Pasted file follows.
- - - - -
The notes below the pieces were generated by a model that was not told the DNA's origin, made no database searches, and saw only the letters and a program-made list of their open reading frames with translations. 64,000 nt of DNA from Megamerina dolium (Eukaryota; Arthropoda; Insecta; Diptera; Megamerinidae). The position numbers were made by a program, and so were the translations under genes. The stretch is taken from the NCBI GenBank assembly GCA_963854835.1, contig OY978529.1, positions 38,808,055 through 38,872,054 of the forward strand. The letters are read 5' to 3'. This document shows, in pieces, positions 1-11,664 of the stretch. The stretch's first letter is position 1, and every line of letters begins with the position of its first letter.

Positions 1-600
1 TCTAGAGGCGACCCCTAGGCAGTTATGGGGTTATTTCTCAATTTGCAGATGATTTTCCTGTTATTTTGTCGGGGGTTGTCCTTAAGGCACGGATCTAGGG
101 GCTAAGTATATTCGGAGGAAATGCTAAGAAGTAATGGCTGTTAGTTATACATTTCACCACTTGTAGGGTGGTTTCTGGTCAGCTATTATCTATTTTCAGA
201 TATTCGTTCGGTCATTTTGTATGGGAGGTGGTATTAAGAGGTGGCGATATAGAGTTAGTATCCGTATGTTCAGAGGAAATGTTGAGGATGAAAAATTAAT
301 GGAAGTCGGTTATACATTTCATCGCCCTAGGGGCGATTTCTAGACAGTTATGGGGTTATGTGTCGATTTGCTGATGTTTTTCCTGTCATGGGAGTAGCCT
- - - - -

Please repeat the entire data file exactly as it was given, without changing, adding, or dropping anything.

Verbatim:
The notes below the pieces were generated by a model that was not told the DNA's origin, made no database searches, and saw only the letters and a program-made list of their open reading frames with translations. 64,000 nt of DNA from Megamerina dolium (Eukaryota; Arthropoda; Insecta; Diptera; Megamerinidae). The position numbers were made by a program, and so were the translations under genes. The stretch is taken from the NCBI GenBank assembly GCA_963854835.1, contig OY978529.1, positions 38,808,055 through 38,872,054 of the forward strand. The letters are read 5' to 3'. This document shows, in pieces, positions 1-11,664 of the stretch. The stretch's first letter is position 1, and every line of letters begins with the position of its first letter.

Positions 1-600
1 TCTAGAGGCGACCCCTAGGCAGTTATGGGGTTATTTCTCAATTTGCAGATGATTTTCCTGTTATTTTGTCGGGGGTTGTCCTTAAGGCACGGATCTAGGG
101 GCTAAGTATATTCGGAGGAAATGCTAAGAAGTAATGGCTGTTAGTTATACATTTCACCACTTGTAGGGTGGTTTCTGGTCAGCTATTATCTATTTTCAGA
201 TATTCGTTCGGTCATTTTGTATGGGAGGTGGTATTAAGAGGTGGCGATATAGAGTTAGTATCCGTATGTTCAGAGGAAATGTTGAGGATGAAAAATTAAT
301 GGAAGTCGGTTATACATTTCATCGCCCTAGGGGCGATTTCTAGACAGTTATGGGGTTATGTGTCGATTTGCTGATGTTTTTCCTGTCATGGGAGTAGCCT